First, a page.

Covid-19: So much information, what do we believe?

  • Living
  • Tuesday, 17 Mar 2020

We are in an era of disinformation. The excessive amounts of information (infodemic) surrounding Covid-19 hampers an effective public health response, creates confusion and distrust among the public. Photo:AFP

We live in an age where there is a 24-hours news cycle: we have all the information about the world in the palm of our hands, 24/7.

One could reasonably expect that we would be wiser with all this news and information.

The Covid-19 outbreak has highlighted two significant deficiencies in our current digital world.

First, the many algorithms used in social media and platforms dictate what information we access and amplifies our concerns.

Second, the availability of vast amounts of information makes it challenging for us to answer specific questions. The difficulty in understanding scientific knowledge has led to a proliferation of pseudoscientific messages in social media; many of which contain half-truths and have a strong bias.

We are in an era of disinformation. The excessive amounts of information (infodemic) surrounding Covid-19 hampers an effective public health response, creates confusion and distrust among the public.

The algorithms used in social media and online news channels are there to keep you as engaged with the platform as possible.

However, a side effect of these algorithms is the creation of echo chambers that may cause increased anxiety, stress, and even panic.

Take a break from social media if you feel overwhelmed. Avoid information and news that you find distressing, limit your screen time, and determine the type of information you want on Covid-19 before getting into your news feed and updates.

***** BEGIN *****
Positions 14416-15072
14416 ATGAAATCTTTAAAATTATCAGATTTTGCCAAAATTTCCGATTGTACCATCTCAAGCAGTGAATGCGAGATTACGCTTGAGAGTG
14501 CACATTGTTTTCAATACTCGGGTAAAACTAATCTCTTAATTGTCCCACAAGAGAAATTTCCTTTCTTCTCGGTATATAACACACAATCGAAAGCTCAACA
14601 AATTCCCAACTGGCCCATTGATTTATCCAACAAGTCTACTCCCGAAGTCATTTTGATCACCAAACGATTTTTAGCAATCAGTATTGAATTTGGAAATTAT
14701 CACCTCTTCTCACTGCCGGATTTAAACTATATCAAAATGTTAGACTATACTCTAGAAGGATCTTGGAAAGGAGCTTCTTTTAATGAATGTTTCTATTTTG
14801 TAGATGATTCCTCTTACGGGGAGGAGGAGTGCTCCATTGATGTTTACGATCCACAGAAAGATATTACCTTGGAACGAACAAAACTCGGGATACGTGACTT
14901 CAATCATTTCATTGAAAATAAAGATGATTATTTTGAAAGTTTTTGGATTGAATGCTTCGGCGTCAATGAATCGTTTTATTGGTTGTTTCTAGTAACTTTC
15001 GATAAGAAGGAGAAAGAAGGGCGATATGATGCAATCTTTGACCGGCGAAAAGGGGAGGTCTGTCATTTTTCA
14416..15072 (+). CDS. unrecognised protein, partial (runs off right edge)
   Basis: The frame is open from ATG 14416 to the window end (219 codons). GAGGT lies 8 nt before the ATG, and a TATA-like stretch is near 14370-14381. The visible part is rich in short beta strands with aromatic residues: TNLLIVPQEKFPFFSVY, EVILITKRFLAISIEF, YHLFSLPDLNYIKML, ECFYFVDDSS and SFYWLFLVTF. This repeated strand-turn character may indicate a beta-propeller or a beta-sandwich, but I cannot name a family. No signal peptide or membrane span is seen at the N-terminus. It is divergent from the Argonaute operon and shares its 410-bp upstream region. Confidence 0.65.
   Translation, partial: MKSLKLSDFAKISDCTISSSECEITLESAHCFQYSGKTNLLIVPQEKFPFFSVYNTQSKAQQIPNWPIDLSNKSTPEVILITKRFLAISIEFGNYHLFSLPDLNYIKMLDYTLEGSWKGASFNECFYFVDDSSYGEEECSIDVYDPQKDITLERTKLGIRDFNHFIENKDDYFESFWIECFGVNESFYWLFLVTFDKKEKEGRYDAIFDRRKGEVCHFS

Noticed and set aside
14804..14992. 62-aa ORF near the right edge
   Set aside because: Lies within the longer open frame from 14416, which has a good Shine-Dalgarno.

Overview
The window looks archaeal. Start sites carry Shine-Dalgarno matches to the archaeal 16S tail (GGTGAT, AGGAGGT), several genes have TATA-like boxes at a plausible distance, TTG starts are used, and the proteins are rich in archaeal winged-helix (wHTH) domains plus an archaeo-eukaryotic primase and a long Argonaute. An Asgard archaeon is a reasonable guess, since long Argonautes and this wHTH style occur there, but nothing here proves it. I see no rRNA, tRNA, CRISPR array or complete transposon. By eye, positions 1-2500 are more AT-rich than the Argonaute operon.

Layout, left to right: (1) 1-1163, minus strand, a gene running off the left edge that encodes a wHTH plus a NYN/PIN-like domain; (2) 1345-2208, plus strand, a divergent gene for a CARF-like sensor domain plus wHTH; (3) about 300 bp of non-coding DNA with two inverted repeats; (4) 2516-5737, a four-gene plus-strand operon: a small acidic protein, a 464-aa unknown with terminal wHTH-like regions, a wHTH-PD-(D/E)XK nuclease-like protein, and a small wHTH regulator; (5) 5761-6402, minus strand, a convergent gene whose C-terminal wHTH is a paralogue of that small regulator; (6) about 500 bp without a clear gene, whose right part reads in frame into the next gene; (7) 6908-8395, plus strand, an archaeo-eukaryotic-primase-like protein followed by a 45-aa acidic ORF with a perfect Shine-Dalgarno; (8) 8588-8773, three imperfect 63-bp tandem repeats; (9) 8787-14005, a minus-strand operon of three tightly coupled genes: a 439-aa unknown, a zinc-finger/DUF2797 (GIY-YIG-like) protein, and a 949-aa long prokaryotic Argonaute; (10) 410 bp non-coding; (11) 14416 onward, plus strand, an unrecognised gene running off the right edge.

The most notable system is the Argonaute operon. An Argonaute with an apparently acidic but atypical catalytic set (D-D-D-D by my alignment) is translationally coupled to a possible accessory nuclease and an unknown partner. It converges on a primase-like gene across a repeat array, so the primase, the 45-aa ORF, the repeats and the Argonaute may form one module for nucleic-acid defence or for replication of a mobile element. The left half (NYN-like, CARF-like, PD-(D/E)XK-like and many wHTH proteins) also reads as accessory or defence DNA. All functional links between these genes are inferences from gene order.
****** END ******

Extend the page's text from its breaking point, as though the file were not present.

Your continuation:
There are so many unknowns during this Covid-19 outbreak. These uncertainties lead people to search the internet and their social networks for valid answers. In these tough times, trust is critical for reducing fear and enabling excellent communication and knowledge management.

We need to identify trusted networks and establish trust chains within our organisations and communities to help empower us.

Trusted networks are beneficial to verify and debunk most of the misinformation you get.

For a start, I suggest the following sites for trusted statistics and knowledge on Covid-19.

  1. WHO Network for Information in Epidemics (EPI-WIN) (
  2. Malaysian Ministry of Health webpage on Covid-19: (
  3. Crisis Preparedness and Response Center, Ministry of Health Malaysia (CPRC KKM)
  4. I also suggest the establishment of trust chains within organisations and communities to help people obtain correct information on this disease.

These trust chains can be structured to have designated members verify relevant news and information; helping debunk circulating misinformation.

This chain of timely and appropriate information within the organisations/community helps inform its members and reduce the likelihood of fear and panic.

Managing the infodemic surrounding Covid-19 is essential for the effective prevention and control of Covid-19.

The writer is an epidemiologist and public health medical specialist with the Department of Social and Preventive Medicine of University of Malaya.

Article type: metered
User Type: anonymous web
User Status:
Campaign ID: 1
Cxense type: free
User access status: 3
Subscribe now to our Premium Plan for an ad-free and unlimited reading experience!

Next In Living

Don't let your dog slurp from dirty puddles
First ever KL Design Festival kicks off today, aims to rejuvenate downtown KL
Droughts and rising seas put Cuba’s agriculture under threat
What is 'carchitecture' or the art of including the car in the interior design?
Climate crisis: There is no Planet B
How to safely dispose of your old e-bike battery
Saving Malaysia's songbirds – the straw-headed bulbul and white-rumped sharma
COP27: The climate summit flinched on phasing out all fossil fuels
In Cape Verde, ocean waste is being turned into bags and bracelets
Consumption, not crowd, is key to climate change

Others Also Read